12 NEWS DEFENDERS: Click it or Risk It - WMC Action News 5 - Memphis, Tennessee

12 NEWS DEFENDERS: Click it or Risk It

Sgt. Steve Jarrett shows how a person can be ejected from a vehicle in a rollover simulator. Sgt. Steve Jarrett shows how a person can be ejected from a vehicle in a rollover simulator.
Dummies in this simulator show how bodies are tossed around and ejected following a rollover crash. Dummies in this simulator show how bodies are tossed around and ejected following a rollover crash.
Sheri Festoso was wearing a seat belt and her son Sam was in a car seat and survived a 2004 crash. The driver of the other vehicle, unbuckled, was killed. Sheri Festoso was wearing a seat belt and her son Sam was in a car seat and survived a 2004 crash. The driver of the other vehicle, unbuckled, was killed.
MONTGOMERY, AL (WSFA) -

Seat belts save lives. That's a fact. But week in and week out there are fatal accidents where someone wasn't wearing a seat belt, including the recent crashes in which children who weren't in car seats died. The children died in a crash back in February along Interstate 85 near Waugh.

We've brought you too many stories like that. Now, we show you exactly what happens when you don't buckle up in video that will compel you to buckle up every time you're in a car.

Every time you get in the car you are faced with a simple decision that could save your life: Whether to put on your seat belt.

Close to 100 people died every day in 2013 in car accidents and most were not wearing a seat belt. The devices increase your chance of surviving an accident by 45 percent, yet people continue to get into their vehicles and not buckle up.

Buckling up is the first thing Sheri Festoso and her family do when they get in the car. Sheri shutters to think what might have happened to her son, Sam, if she had not strapped him in his car seat before they were involved in an accident.

"I think that's the only reason he's here today," Festoso says.

Sam agrees. "Not many people walk away."

In May of 2004, another car slammed into Sheri's SUV on the Alabama River Parkway, flipping the vehicle at least once. Their car flipped at least once.

Sheri, who was buckled in, suffered a fractured hip. The driver of the other car, who was not wearing a seat belt, died in the crash. Sam, who was strapped properly in his car seat, didn't suffer a single scratch.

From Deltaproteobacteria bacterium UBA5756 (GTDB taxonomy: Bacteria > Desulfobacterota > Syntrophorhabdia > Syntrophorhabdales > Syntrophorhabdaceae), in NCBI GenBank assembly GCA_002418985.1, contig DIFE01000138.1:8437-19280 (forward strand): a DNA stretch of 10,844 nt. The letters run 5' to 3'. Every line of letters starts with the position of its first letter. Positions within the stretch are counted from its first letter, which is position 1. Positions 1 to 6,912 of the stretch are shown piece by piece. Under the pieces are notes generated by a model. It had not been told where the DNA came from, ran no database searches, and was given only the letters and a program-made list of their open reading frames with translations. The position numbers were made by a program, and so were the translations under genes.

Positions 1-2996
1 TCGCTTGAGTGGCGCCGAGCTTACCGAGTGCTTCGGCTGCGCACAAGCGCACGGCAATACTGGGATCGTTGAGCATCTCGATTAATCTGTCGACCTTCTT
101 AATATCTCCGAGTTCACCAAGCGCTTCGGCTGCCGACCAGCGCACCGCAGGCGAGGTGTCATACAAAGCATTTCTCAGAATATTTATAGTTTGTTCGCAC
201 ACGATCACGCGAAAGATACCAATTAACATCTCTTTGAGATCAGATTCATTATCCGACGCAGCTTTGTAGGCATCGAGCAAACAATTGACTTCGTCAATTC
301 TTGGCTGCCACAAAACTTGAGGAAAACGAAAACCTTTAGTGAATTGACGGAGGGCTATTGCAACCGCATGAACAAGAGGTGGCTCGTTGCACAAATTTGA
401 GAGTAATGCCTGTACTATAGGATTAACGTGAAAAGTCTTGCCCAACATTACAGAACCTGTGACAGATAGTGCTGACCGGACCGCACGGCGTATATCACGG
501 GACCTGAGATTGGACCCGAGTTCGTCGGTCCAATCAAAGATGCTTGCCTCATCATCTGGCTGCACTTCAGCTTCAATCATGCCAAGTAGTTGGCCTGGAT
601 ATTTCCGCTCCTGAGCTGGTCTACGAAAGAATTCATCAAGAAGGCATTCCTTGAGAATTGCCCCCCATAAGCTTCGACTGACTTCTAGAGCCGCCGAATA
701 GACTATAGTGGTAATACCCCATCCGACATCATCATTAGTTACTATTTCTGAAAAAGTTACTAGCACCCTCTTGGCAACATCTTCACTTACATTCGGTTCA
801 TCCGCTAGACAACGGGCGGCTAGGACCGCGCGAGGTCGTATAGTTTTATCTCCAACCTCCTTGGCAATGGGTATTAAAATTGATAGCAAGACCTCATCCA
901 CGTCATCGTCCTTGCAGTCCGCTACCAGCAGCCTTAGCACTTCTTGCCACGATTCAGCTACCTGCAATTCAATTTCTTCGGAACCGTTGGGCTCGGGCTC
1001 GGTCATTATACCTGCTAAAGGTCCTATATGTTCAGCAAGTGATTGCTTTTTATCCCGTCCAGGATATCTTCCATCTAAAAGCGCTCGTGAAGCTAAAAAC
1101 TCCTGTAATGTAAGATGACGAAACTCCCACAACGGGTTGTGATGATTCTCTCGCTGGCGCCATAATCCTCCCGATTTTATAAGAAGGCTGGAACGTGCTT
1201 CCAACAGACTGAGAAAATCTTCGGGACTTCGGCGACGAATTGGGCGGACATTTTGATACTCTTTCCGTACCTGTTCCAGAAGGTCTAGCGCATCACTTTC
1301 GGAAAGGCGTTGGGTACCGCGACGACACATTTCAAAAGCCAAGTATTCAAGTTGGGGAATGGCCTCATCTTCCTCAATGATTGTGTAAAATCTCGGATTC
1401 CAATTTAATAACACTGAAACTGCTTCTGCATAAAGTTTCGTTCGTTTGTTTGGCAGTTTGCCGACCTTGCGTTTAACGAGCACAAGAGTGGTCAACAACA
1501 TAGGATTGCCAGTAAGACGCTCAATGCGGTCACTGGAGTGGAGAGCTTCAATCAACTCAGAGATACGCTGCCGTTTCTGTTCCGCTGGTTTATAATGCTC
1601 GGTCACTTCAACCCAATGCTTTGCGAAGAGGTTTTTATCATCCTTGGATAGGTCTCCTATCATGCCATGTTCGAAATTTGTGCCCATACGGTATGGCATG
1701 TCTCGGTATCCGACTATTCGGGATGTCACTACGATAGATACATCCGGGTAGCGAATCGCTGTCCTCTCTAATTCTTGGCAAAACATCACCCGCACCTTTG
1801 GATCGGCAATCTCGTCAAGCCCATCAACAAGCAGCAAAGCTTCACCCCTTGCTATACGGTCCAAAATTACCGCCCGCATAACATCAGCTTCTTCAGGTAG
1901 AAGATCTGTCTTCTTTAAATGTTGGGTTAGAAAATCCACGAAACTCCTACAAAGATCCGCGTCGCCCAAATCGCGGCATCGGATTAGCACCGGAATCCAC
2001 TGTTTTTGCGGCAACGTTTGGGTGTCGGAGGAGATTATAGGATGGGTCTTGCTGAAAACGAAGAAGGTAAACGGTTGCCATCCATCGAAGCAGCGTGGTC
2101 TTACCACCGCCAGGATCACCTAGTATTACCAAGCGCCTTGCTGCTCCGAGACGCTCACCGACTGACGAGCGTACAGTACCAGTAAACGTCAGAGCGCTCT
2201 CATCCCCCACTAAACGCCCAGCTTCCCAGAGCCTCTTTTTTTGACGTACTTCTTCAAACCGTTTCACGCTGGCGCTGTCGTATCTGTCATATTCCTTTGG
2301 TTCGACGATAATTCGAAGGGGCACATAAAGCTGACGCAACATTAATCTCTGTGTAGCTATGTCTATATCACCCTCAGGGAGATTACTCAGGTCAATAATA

Sgt. Steve Jarrett with the Alabama Department of Public Safety says 70 percent of fatal accidents involve someone who was not buckled in.

Seat belts prevent you from being ejected during a crash. The Center for Disease Control reports people not wearing a seat belt are 30 times more likely to be ejected from a vehicle during a crash.

More than 3 out of 4 people who are ejected die from their injuries.

"We've seen a trend of people running off the road and being ejected not wearing a seat belt," Jarrett explains.

Just this year, out of the 170 people who have died in car crashes, 101 were not wearing seat belts. That's nearly one a day. Five children who were not in car seats have been killed. 

Sgt. Jarrett shows the difference car seats and seat belts make using the department's rollover simulator.

We placed a camera inside and outside the truck to show you exactly what happens in a crash when seat belts are and are not in use. After the truck rolls over several times, with seatbelts on, our dummies remain strapped in their seats.

After taking the seat belts off. The dummies are violently tossed around the cab, slamming into the dash and roof before being thrown out the window.

"They would either be seriously injured or dead," Sgt. Jarrett says.

Without a seat belt the body continues to travel at the same rate of speed you were going in the car until you hit something.

Seat belts must be worn properly to work. Sgt. Jarrett cautions putting the shoulder strap behind your head is not effective. For children, a seat belt without a car seat is not enough protection.

In our simulator, the child was tossed out of the vehicle quickly. "In this case the vehicle would have rolled over on the child and killed the child," Sgt. Jarrett explains.

Sheri Festoso knows her story could have ended differently is she hadn't taken the few extra seconds to buckled up herself and her son. "How thankful we are that it ended up the way it did."

Copyright 2014 WSFA 12 News.  All rights reserved.

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